Like millions of fans across the country I’ve been totally absorbed by England’s amazing journey in the 2018 World Cup Finals, writes Steve Dann.
I suspect that along with many supporters – including those “once in every four years” footie fans – I’ve also had important choices to make. Should I watch the drama unfold in the comfort of my own home or venture out to a local pub or sports club to share the experience with punters, not to mention those rather irritating, self- opinionated pundits propping up the bar?
My old boss, who loved a regular tipple, used to always stay away from pubs at Christmas time – “too many part-time drinkers,” he bemoaned, “it’s impossible to get served.”
The same can probably be said of some pubs during an England World Cup game which is why, for the qualifying fixtures, I opted to watch in perfect isolation – on the sofa, alongside the dog Zak with a fridge stocked full of Woodforde’s M&S British Lager and Carlsberg Export (both clients by the way) to help me through any highs and lows.
Thankfully, it was mainly highs – aside from a solitary defeat to Belgium – and I was able to focus fully on the game, with no distractions or interjections to annoy me. At the end of 90 minutes I could reflect on the performance in quiet contemplation before sliding off to bed to dream of more World Cup glories.
That said, there was something missing. The atmosphere for one, not to mention the collective joy of experiencing a rare England World Cup victory with complete strangers.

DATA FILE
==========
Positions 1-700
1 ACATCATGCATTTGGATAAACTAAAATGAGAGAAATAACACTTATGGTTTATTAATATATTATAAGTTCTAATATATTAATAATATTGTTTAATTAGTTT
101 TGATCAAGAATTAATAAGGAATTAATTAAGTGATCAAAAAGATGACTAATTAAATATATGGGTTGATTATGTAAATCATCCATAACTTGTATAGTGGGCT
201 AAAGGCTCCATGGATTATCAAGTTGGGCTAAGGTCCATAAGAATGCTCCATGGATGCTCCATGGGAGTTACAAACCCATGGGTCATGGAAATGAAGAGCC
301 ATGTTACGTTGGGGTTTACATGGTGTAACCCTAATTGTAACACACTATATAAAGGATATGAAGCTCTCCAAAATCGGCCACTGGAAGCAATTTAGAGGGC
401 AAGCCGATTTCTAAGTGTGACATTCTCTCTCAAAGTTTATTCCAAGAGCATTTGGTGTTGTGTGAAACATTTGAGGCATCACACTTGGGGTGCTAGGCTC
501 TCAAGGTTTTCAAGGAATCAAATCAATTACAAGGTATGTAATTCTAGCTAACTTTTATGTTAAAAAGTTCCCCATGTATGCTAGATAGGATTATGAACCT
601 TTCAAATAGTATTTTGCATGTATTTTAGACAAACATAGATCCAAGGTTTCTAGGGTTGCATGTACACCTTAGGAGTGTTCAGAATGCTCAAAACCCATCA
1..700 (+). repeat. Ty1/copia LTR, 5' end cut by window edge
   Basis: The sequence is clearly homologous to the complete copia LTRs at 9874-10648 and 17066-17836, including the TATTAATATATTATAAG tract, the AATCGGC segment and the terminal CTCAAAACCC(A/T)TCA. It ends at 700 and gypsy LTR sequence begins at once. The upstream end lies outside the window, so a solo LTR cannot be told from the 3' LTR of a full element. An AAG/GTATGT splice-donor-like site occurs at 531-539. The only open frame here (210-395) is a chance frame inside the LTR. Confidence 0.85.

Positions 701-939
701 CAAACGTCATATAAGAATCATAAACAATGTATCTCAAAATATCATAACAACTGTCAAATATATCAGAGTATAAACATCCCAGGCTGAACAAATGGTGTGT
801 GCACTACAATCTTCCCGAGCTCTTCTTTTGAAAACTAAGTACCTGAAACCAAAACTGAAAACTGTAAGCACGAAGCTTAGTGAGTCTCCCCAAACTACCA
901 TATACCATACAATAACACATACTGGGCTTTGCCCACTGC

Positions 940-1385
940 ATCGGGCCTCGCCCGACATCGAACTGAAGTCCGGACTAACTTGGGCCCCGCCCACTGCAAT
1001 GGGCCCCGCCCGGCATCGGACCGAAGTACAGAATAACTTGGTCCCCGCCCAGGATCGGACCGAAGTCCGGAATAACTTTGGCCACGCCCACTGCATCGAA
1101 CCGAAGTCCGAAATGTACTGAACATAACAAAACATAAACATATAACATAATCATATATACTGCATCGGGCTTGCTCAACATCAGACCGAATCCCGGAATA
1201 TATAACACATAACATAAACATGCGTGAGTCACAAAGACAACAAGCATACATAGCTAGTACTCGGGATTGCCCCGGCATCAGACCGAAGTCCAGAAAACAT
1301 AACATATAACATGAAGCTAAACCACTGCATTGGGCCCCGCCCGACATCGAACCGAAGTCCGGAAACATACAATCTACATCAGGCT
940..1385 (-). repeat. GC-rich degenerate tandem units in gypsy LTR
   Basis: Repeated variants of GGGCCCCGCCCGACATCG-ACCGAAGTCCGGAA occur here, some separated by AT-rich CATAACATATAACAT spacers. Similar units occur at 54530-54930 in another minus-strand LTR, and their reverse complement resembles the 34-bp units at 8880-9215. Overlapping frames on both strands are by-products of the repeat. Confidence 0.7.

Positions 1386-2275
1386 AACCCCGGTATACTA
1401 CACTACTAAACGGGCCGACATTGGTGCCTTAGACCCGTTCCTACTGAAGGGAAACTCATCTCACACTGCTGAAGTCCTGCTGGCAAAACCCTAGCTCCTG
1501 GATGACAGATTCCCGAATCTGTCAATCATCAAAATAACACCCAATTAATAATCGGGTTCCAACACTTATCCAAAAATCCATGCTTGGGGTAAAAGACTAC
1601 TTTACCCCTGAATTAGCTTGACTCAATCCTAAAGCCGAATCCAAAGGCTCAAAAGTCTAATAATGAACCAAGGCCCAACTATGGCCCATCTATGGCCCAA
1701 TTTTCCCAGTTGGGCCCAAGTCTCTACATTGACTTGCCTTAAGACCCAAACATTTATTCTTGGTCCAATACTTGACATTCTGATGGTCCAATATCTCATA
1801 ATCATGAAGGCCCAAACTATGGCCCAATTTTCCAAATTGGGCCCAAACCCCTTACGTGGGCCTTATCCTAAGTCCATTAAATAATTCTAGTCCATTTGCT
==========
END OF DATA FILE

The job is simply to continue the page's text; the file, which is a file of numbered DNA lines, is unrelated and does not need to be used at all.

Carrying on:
It probably explains why a friend of mine persuaded me to venture down to one of our local pubs for the England v Columbia last 16 tie.
I was promised a giant screen, which in reality was no more than a solitary 55-inch on a pedestal, (size does really matter when it comes to pub TV viewing!) and things kicked off when someone briskly asked me to move on from a stall which had been reserved for a friend of his.
When I finally settled down to watch the game, I quickly realised there was no drinks table service which meant a torturous journey to the bar, stooping low to avoid the jeers of derision which came with inadvertently blocking any view of the action.
The commentary was barely audible, but given the banter and tactical exchanges with fellow drinkers, that hardly mattered.
Half time was a real bonus; the pub staff, adorned in England tops, came around with trays of complimentary pizza and spicy chicken wings which more than compensated for the size of the TV screen. I should add at this point that the pub is what might be described as a community local with a strong food/restaurant offer.
But the real result came after England’s glorious and unexpected success in the penalty shoot-out. We had finally buried the failure of 1990 and our boys were in the quarter finals. Cue scenes of joy, a chorus of “It’s Coming Home” and lots of hugs and even kisses amongst grown men who were old enough to know better.
For last Saturday’s game versus Sweden, we threw an impromptu party at home which proved a winning formula, combining the best of both worlds, but that’s far too much like hard work to repeat for the semi-final.
So with the monumental clash against Croatia just hours a way, it’s time to decide whether I’m home or away. It’s a tough selection dilemma but either way, here’s hoping we’re all raising a glass or two to an England World Cup Final appearance.
After all, pubs and the drinks industry will be the real winners in what is turning out to be a summer to remember!
Steve Dann is a founding director of Fleet Street Communications